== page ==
The particles are classified with different names by their sizes. They are roughly called NIE and NIOI.
The smallest particles are NIOI.
It is hard to recognize each particles on the hamon. The hamon pattern that made of NIOI looks like a narrow white line.
The visible particles are called NIE. It can be seen as a construction of many grits. NIE is classified into three sizes again.
1) Small particles are KONIE. It means a small nie.
2) Large particles are NIE.
3) Rough particles are ARANIE. It means a rough nie.
So the particles are classified into 4 degrees by their sizes.
nioi (smallest) => konie (small) => nie (large) => aranie (rough)
But the classification is not exactly. They are seen as combined form on the hamon.
In roughly speaking, the sizes means a temperature of the heat treatment. The steel crystals become larger by heating. So the hamon line made of NIOI is lower than the hamon line made of NIE in the work of heat temperature. Therefore, NIOI hamon on tight steel tends to be sharp edge, and NIE hamon on rough steel tends to be tough edge.
But actual blades are not so simple. Seeing the brightness of particles is very important to appreciate blades.
We have been looking for good words that translate "NIE/NIOI".
For example, nioi = smallest particles, konie = small particles, nie = large particles.
But I have not found proper words yet.
Studying NIE/NIOI is very important to appreciate Japanese blades. We will use the Japanese word "nie and nioi" for a while until we find good translation.
It is rare a hamon what made of only nioi. In most of cases, a hamon what looks made of only nioi, can include also some amount of konie.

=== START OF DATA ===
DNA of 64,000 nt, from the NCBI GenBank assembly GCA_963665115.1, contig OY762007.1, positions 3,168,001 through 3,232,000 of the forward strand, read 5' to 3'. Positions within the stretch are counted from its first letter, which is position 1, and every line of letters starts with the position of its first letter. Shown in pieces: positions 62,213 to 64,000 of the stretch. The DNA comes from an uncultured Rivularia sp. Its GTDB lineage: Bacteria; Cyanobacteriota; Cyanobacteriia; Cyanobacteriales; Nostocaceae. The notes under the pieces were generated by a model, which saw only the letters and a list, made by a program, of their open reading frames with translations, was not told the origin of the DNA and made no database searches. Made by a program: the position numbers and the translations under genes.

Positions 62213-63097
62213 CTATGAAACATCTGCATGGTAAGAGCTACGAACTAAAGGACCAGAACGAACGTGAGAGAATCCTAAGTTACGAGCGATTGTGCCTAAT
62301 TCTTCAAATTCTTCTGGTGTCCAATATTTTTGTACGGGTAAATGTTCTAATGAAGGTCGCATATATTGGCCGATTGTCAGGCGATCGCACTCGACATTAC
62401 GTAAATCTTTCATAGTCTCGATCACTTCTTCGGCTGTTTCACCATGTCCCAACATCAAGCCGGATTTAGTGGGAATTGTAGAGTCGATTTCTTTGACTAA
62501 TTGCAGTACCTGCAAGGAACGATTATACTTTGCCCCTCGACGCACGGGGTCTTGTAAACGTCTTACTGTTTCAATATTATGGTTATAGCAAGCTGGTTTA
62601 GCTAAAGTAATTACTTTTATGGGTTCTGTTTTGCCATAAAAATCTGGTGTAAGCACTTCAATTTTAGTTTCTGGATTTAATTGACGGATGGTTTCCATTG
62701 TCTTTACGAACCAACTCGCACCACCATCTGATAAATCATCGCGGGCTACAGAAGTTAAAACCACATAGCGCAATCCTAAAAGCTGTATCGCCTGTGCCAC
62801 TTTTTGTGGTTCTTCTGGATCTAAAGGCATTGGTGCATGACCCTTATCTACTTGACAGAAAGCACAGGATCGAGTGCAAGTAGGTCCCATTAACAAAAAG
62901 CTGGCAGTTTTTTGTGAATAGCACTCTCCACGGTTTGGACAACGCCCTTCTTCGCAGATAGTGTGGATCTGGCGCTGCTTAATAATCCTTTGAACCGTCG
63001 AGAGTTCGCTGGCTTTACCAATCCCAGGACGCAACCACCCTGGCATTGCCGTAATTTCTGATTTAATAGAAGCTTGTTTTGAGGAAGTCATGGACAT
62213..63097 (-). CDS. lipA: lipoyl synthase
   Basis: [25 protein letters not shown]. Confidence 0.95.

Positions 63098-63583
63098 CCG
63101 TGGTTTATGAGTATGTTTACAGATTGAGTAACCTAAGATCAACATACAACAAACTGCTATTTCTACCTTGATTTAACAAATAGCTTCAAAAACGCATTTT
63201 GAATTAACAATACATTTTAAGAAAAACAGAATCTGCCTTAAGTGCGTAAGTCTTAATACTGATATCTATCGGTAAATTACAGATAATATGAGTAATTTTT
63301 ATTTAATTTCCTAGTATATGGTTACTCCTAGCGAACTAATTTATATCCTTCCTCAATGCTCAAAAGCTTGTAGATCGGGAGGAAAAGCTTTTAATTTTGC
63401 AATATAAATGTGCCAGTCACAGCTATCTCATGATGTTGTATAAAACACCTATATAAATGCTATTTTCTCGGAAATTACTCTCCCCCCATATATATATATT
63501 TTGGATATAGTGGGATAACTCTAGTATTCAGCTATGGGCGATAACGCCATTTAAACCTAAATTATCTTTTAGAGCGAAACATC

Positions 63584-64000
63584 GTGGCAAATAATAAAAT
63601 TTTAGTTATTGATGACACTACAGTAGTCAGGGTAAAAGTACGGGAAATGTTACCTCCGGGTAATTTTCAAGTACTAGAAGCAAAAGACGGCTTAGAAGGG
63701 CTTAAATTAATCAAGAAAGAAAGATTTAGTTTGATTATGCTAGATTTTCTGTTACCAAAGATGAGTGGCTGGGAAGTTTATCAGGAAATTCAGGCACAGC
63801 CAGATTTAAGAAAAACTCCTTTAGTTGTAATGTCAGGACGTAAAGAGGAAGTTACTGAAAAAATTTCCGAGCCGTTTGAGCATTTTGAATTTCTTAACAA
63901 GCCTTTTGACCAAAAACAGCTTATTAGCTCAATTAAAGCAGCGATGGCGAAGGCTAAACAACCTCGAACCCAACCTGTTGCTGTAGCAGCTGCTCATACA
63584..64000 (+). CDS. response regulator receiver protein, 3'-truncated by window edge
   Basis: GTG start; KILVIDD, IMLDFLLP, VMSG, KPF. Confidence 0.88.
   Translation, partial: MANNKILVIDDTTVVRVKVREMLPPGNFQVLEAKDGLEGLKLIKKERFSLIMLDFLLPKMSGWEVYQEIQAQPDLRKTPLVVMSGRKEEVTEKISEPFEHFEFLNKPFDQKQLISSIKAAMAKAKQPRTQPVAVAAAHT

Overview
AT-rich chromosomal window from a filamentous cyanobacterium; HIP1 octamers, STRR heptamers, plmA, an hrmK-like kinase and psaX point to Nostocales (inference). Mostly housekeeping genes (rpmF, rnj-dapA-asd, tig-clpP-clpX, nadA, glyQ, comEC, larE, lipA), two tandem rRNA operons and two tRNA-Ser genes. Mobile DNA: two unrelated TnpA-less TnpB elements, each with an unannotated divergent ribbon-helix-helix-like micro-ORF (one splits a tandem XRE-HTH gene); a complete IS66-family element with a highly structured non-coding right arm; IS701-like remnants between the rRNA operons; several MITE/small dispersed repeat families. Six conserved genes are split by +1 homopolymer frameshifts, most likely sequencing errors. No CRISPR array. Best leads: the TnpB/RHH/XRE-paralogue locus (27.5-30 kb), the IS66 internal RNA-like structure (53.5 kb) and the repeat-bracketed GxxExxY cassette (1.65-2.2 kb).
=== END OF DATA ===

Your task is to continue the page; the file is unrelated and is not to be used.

This white pattern is not hamon.
Real hamon exists under the strong hadori.

Small particles (KONIE )
Large particles (NIE)

NIE with dense nioi bed.

Rough particles (ARANIE)

Note; (by metallurgical words)
A hamon area is a mass of the hardened steel crystal. The structure is called "Martensite".
The hamon particles, NIE/NIOI, can be described as "discrete martensite".
The hardening work on hard steel can make several phases of steel structure. Martensite is very hard one. And there are some other milder structures. Each of phases come by tempering effect.
The hamon line is a border of hardening effects between the hardest structure (martensite) and the milder structure. The particles appear as discrete martensite in the milder steel structure. There are various sizes of discrete martensite. It looks like rising dots in mild base by polishing. Traditional polishing work brings them as white bright particles. The smallest is called Nioi that is not visible as particles by eye, and some larger are called Nie that is visible as particles.
The phases of hardening effect is not so simple in the actual work on blades. Good blades show us many different phases in sensitive steel. (=> Utsuri = shadow of hamon)